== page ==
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What exactly is inner child work?!

The concept of the inner child has been a topic of discussion in psychology and self-help circles for many years. It refers to the vulnerable, innocent and spontaneous parts of a person that exists within their subconscious mind. This part of a person is said to contain memories and emotions from childhood, and it is believed that this inner child can have a significant impact on a person's behavior, relationships and overall well-being in adulthood. The process of inner child work involves acknowledging, understanding and healing the traumas and emotional wounds of one's childhood.



Childhood experiences can shape a person's emotional and mental state for their entire life. For many people, childhood experiences can be full of love, joy, and happiness, but for others, childhood can be a time of trauma, abuse, neglect or abandonment. These traumatic experiences can leave emotional wounds that can impact a person's life in negative ways. For example, a person who experienced abuse as a child may struggle with trust issues in adulthood, or someone who experienced neglect may struggle with low self-esteem.


The Sumiloff Academy inner child work process is about helping individuals recognize and heal these emotional wounds. The goal is to help people become aware of their inner children and their impact on their lives, and to create a safe and nurturing environment in which they can process and heal their past traumas. This can involve exploring one's childhood experiences, examining the emotions and thoughts associated with these experiences, and learning new coping mechanisms to deal with the negative effects that these experiences may have had on their lives.


The first step in inner child work is to become aware of the inner children and their presence in one's life. This can involve paying attention to one's thoughts, feelings and behavior, and noticing patterns that may be related to childhood experiences. For example, a person may notice that they frequently avoid intimacy in relationships, or that they struggle with self-worth and confidence. These patterns can provide clues about the presence of inner children that may be in need of healing. We, at Sumiloff Academy, take a more scientific and direct approach to this work. We utilize tools such as Myers-Briggs, the Humanality Model, Human design and the Sedona Method to achieve a more direct access to your inner children's hopes, pain points, and fears.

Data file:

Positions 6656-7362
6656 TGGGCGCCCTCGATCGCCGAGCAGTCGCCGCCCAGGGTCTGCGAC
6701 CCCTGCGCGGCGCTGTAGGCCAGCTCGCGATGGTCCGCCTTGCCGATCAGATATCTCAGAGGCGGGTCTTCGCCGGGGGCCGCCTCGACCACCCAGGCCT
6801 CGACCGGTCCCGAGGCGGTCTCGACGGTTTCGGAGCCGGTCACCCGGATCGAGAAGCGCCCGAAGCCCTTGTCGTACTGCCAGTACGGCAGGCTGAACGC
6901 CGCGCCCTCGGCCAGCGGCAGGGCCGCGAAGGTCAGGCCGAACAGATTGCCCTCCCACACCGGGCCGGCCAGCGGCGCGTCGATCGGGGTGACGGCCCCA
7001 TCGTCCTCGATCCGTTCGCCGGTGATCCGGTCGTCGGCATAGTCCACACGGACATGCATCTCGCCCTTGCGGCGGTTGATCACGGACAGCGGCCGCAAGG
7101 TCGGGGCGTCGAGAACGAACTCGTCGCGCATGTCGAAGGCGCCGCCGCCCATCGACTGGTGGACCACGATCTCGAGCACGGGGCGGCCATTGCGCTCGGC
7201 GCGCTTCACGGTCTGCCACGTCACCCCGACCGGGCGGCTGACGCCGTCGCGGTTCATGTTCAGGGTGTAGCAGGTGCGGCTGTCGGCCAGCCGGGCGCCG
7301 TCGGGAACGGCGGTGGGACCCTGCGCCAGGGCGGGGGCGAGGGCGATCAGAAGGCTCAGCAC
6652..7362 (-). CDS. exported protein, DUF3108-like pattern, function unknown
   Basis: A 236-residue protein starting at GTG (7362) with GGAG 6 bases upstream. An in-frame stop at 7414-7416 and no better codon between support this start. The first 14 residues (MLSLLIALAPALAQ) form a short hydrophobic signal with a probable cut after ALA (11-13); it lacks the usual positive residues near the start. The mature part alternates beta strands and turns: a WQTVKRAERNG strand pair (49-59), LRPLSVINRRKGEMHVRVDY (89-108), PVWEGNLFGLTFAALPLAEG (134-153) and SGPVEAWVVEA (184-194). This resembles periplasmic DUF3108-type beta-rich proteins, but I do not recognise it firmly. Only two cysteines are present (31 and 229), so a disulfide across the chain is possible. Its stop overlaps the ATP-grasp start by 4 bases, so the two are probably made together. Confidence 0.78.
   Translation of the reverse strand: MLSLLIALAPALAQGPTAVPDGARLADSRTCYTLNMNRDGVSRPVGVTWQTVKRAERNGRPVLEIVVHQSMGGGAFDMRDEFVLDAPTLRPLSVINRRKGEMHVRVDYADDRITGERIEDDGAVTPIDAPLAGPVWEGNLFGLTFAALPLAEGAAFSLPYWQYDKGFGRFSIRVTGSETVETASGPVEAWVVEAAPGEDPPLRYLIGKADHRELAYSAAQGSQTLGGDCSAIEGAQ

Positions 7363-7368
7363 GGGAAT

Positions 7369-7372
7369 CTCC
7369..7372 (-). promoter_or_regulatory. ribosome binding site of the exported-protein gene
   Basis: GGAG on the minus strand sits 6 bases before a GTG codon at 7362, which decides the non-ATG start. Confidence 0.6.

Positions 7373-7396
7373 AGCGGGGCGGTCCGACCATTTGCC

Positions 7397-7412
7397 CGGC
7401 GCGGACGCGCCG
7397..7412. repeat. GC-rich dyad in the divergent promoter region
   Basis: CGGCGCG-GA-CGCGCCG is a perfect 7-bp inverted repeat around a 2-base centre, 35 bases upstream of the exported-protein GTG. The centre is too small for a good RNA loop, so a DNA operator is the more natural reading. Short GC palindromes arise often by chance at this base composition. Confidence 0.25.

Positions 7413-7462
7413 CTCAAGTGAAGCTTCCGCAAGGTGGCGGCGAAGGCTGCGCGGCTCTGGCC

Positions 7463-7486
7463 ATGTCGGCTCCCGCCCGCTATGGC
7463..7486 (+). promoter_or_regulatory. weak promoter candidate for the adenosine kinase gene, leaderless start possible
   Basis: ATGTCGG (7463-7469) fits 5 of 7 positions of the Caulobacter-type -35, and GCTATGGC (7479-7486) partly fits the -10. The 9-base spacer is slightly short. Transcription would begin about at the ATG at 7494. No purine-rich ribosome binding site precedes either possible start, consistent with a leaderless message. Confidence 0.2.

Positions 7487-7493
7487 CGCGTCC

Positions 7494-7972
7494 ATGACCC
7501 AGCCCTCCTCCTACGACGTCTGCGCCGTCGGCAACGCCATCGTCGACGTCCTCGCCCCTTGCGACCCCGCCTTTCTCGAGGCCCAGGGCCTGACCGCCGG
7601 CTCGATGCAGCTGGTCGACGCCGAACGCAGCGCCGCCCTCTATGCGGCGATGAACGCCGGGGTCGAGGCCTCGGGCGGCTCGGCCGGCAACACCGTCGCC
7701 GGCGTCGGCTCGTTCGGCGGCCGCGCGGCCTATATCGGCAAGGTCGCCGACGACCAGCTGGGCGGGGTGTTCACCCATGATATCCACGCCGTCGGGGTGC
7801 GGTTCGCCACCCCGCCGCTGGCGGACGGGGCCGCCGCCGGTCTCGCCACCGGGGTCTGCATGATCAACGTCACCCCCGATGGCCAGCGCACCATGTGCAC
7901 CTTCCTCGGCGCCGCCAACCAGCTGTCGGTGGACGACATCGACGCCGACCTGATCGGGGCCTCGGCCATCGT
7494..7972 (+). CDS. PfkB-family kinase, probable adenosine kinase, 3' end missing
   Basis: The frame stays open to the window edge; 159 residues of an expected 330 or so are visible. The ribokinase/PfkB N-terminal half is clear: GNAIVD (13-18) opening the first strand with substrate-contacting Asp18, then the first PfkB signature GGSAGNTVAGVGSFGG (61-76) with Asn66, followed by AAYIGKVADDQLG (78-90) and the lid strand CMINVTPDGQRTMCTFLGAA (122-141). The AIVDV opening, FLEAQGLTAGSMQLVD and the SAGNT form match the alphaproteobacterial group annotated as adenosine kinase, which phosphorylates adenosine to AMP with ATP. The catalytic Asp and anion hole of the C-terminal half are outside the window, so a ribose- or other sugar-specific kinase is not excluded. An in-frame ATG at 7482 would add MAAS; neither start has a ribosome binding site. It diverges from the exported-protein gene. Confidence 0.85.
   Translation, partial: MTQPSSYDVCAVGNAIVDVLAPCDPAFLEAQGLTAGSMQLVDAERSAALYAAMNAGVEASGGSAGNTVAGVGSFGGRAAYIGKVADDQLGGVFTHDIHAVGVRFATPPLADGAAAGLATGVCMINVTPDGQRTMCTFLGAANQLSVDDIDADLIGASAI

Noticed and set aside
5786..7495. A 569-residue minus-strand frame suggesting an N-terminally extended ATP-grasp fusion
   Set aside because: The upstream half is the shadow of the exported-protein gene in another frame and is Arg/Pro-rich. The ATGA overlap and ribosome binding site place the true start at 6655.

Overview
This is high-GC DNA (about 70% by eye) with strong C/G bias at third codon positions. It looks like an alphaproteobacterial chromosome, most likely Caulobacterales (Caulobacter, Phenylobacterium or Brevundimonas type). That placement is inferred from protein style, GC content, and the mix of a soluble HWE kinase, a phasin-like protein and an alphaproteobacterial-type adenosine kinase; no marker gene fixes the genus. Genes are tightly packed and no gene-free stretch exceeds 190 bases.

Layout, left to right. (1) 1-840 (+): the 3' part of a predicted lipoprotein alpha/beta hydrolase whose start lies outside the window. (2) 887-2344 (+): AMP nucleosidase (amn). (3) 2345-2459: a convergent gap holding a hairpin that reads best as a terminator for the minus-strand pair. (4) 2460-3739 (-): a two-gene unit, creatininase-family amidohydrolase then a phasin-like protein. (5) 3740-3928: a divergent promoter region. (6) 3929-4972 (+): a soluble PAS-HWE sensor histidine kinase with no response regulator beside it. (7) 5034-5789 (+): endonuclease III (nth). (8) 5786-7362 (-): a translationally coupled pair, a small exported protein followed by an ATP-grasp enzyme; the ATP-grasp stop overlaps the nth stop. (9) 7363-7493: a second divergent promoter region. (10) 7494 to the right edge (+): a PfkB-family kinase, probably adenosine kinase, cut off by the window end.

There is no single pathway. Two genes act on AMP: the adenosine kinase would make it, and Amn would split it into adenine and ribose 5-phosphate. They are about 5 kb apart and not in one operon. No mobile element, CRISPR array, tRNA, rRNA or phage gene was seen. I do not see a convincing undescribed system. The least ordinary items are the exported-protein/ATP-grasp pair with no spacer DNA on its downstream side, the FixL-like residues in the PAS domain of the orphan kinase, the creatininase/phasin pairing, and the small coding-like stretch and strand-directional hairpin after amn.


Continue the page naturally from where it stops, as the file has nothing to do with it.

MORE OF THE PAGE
Once an individual has become aware of their inner child, the next step is to create a safe and nurturing environment in which they can begin to process and heal their past traumas. This can involve creating a space in which they feel comfortable and supported, such as talking to a trusted friend or therapist, or using journaling or creative expression to express their thoughts and feelings. Most of our students work with a mentor for 6-12 months to make sure they have healed the destructive patterns that have taken a lifetime to build.


Inner child work can also involve visualization and imagination, such as imagining the inner children as separate entities and talking to them as if they were a real person. This can help individuals identify the emotions and thoughts associated with their childhood experiences, and can help them process these experiences in a safe and controlled way. The Sumiloff Academy's Round Table Model has been developed to make this process easier to learn and master.


Another important aspect of inner child work is learning new coping mechanisms to deal with the negative effects of past traumas. This can involve learning how to identify and manage triggers, developing healthy coping strategies such as exercise, mindfulness or meditation, and learning to set healthy boundaries and assertiveness skills. It's important to note that every person is a unique individual, and that what works for one person, may not work for another. Our mentors recommend success habits on an individual basis, so that our students can choose the ones that feel the most authentic to them.



Ultimately, Inner child work can help repair relationships with important people in one's life, such as parents, siblings or childhood friends, although the most important healing happens within. When we heal, we can come to terms with our past, and heal any emotional wounds from past life and relationships. For example, an individual may seek out a relationship with a parent who was emotionally absent during their childhood, or they may work on repairing a relationship with a sibling who was abusive.


Inner child work can be a challenging and emotional journey, but it can also be incredibly rewarding. By healing the past traumas and emotional wounds of one's childhood, individuals can experience a greater sense of peace, happiness and fulfillment in their lives. If this article spoke to you, join us at our online academy for healing, personal development and self-mastery, Sumiloff.com



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